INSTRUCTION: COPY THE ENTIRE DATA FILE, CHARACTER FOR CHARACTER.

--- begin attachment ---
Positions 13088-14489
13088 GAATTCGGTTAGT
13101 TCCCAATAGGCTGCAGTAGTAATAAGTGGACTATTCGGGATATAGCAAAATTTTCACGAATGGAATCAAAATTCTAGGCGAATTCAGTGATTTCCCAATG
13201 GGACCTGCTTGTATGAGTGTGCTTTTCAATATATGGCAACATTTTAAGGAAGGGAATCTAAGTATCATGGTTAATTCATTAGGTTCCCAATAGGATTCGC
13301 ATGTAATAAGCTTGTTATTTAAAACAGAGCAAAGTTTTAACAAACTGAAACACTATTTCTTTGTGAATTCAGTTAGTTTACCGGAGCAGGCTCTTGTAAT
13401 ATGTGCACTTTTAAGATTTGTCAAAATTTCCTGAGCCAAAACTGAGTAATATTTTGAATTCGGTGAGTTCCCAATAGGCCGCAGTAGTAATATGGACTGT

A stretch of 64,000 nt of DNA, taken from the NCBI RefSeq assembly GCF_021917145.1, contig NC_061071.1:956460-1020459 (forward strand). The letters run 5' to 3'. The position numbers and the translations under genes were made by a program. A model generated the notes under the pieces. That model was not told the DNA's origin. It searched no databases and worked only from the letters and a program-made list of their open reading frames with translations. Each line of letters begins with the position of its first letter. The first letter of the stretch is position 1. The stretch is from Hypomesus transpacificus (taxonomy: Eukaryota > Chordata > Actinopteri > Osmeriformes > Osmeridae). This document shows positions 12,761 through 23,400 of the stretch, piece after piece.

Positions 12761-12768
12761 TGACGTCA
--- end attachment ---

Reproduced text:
Positions 13088-14489
13088 GAATTCGGTTAGT
13101 TCCCAATAGGCTGCAGTAGTAATAAGTGGACTATTCGGGATATAGCAAAATTTTCACGAATGGAATCAAAATTCTAGGCGAATTCAGTGATTTCCCAATG
13201 GGACCTGCTTGTATGAGTGTGCTTTTCAATATATGGCAACATTTTAAGGAAGGGAATCTAAGTATCATGGTTAATTCATTAGGTTCCCAATAGGATTCGC
13301 ATGTAATAAGCTTGTTATTTAAAACAGAGCAAAGTTTTAACAAACTGAAACACTATTTCTTTGTGAATTCAGTTAGTTTACCGGAGCAGGCTCTTGTAAT
13401 ATGTGCACTTTTAAGATTTGTCAAAATTTCCTGAGCCAAAACTGAGTAATATTTTGAATTCGGTGAGTTCCCAATAGGCCGCAGTAGTAATATGGACTGT

A stretch of 64,000 nt of DNA, taken from the NCBI RefSeq assembly GCF_021917145.1, contig NC_061071.1:956460-1020459 (forward strand). The letters run 5' to 3'. The position numbers and the translations under genes were made by a program. A model generated the notes under the pieces. That model was not told the DNA's origin. It searched no databases and worked only from the letters and a program-made list of their open reading frames with translations. Each line of letters begins with the position of its first letter. The first letter of the stretch is position 1. The stretch is from Hypomesus transpacificus (taxonomy: Eukaryota > Chordata > Actinopteri > Osmeriformes > Osmeridae). This document shows positions 12,761 through 23,400 of the stretch, piece after piece.

Positions 12761-12768
12761 TGACGTCA